If climate change is a problem of power, then there may be no purely technical fix. While technology can help at the margins, averting catastrophic global warming will be mostly a process of reducing total energy usage in a way that doesn’t result in societal collapse. Clearly, the people who would need to sacrifice the most are today’s biggest energy users. But these happen to be people with a lot of social power, who are well placed to cloud the public discussion and delay substantive action.
Climate change is only one of the symptoms of the large-scale power imbalances and over-concentrations plaguing our society. Other symptoms include deepening economic inequality, loss of wild nature due to increasing human land use, increasingly pervasive hormone-mimicking petrochemical pollution in air and water, and worsening resource depletion that’s tied to overpopulation and overconsumption. Fossil fuels, by supplying so much physical power so quickly, have greatly exacerbated all of these problems.
Humans in past societies were well acquainted with the problem of too much power, and devised ways to restrain it. Anthropological research suggests that, in early foraging societies, bullies were routinely executed or banished. Other methods of collective self-restraint included taboos against over-use of natural resources. Here’s just one example: the Bayaka of the Congo placed markers (cones made of big leaves) on paths that led into parts of the forest where hunting had been unsuccessful, thus warning others to avoid it, and giving game populations time to recover. Such practices were widespread and varied. Tribal taboos regulating the harvest of vulnerable species took at least six forms, including “segment taboos,” which forbade individuals of a certain age, sex, or social class from harvesting a resource; “temporal taboos,” which banned the use of a subsistence resource during certain days, weeks, or seasons; “method taboos,” which restricted overly efficient harvesting techniques that might deplete the stock of a resource; “life-history taboos,” that forbade the harvesting of a species during vulnerable periods of its life history such as spawning or nesting; “specific-species taboos,” which protected a species at all times; and “habitat taboos,” which forbade human exploitation of species within particular reefs or forests that served as biological reserves or sanctuaries. Given the evidence that ancient peoples, as they migrated into new territories, often hunted abundant prey species to the point of extinction, it seems probable that indigenous conservation practices were learned over a long time through trial and error.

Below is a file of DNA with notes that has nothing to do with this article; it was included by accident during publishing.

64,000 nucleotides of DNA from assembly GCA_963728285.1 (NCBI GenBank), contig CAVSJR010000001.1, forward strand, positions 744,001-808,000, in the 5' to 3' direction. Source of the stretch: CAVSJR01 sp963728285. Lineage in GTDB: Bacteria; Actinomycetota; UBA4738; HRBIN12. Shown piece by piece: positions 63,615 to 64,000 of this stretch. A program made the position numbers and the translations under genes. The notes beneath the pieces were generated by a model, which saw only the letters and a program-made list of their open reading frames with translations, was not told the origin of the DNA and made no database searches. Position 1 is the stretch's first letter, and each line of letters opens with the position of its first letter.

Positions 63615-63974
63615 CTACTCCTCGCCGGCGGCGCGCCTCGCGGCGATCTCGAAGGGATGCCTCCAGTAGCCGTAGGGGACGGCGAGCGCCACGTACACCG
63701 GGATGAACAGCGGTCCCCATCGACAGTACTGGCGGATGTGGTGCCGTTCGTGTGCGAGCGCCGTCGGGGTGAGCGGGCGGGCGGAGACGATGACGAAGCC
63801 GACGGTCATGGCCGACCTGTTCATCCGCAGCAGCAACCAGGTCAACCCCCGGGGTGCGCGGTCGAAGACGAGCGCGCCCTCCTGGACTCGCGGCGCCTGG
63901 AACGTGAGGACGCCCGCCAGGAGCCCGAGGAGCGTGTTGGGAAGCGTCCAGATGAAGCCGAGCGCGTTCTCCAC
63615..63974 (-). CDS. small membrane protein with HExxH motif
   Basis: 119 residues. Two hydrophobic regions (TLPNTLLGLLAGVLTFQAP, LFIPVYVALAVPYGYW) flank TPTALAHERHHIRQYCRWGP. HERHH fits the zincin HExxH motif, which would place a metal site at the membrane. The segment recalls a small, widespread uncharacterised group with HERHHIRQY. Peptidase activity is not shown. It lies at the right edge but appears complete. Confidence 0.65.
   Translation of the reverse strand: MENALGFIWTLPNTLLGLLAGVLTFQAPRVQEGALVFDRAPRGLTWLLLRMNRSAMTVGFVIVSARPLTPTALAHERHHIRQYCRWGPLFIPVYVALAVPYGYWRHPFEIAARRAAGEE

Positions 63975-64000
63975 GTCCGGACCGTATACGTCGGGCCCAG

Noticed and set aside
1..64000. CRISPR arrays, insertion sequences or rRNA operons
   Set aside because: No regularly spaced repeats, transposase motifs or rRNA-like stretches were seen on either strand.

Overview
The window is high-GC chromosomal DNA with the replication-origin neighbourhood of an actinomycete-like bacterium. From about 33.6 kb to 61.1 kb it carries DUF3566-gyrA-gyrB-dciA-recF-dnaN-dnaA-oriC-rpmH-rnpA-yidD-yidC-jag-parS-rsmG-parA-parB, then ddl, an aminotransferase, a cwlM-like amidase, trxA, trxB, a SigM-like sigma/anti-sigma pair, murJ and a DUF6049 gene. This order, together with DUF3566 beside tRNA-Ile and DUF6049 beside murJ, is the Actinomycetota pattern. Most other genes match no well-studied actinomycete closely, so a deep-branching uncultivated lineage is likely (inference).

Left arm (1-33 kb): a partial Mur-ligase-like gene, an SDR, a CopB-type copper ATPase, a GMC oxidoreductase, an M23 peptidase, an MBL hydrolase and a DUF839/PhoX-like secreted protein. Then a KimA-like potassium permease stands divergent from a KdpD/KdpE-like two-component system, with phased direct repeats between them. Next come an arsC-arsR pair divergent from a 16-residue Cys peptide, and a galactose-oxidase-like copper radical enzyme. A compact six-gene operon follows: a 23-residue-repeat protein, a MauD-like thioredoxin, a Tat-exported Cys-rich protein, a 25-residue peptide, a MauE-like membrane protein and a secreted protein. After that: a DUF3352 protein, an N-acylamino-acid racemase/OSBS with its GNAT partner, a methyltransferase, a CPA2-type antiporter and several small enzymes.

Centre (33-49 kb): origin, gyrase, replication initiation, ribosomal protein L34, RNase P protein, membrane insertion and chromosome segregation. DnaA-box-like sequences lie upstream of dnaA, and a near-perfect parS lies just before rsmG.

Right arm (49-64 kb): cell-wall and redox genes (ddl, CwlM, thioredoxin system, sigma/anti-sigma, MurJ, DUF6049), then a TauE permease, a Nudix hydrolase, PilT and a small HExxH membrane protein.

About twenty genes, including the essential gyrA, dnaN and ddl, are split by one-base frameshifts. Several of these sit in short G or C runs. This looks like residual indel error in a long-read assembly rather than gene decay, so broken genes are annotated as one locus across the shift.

In modern societies, methods of collectively restraining the overaccumulation of power have become complex and formalized. We adopt environmental regulations to protect endangered species, prohibit or regulate certain chemicals, and discourage harmful waste dumping. We try to keep economic inequality from worsening by taxing the rich at higher rates, and by implementing redistributive programs for education, housing, and health care. We try to discourage the emergence of despots through constitutions and elections.
However, all such efforts are uphill battles, because modern society is fundamentally structured to require economic growth (which nearly always comes at the expense of nature), and because newly created wealth tends to flow primarily toward those with existing social power. Once again, fossil fuels are largely responsible: as our society’s primary energy sources, they are also our ultimate sources of wealth. We have derived so much power from these fuels, and in such a brief period of time, that our institutional pathways of restraint are increasingly overwhelmed. Further, traditional values of self-restraint, modesty, mutual aid, and thrift have fallen by the wayside with the rise of consumerism, and we have deluded ourselves into thinking that we deserve all the physical power we can possibly command.